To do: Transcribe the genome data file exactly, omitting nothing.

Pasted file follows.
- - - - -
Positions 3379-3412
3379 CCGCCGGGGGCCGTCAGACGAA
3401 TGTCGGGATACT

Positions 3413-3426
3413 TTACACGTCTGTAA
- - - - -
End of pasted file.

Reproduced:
Positions 3379-3412
3379 CCGCCGGGGGCCGTCAGACGAA
3401 TGTCGGGATACT

Positions 3413-3426
3413 TTACACGTCTGTAA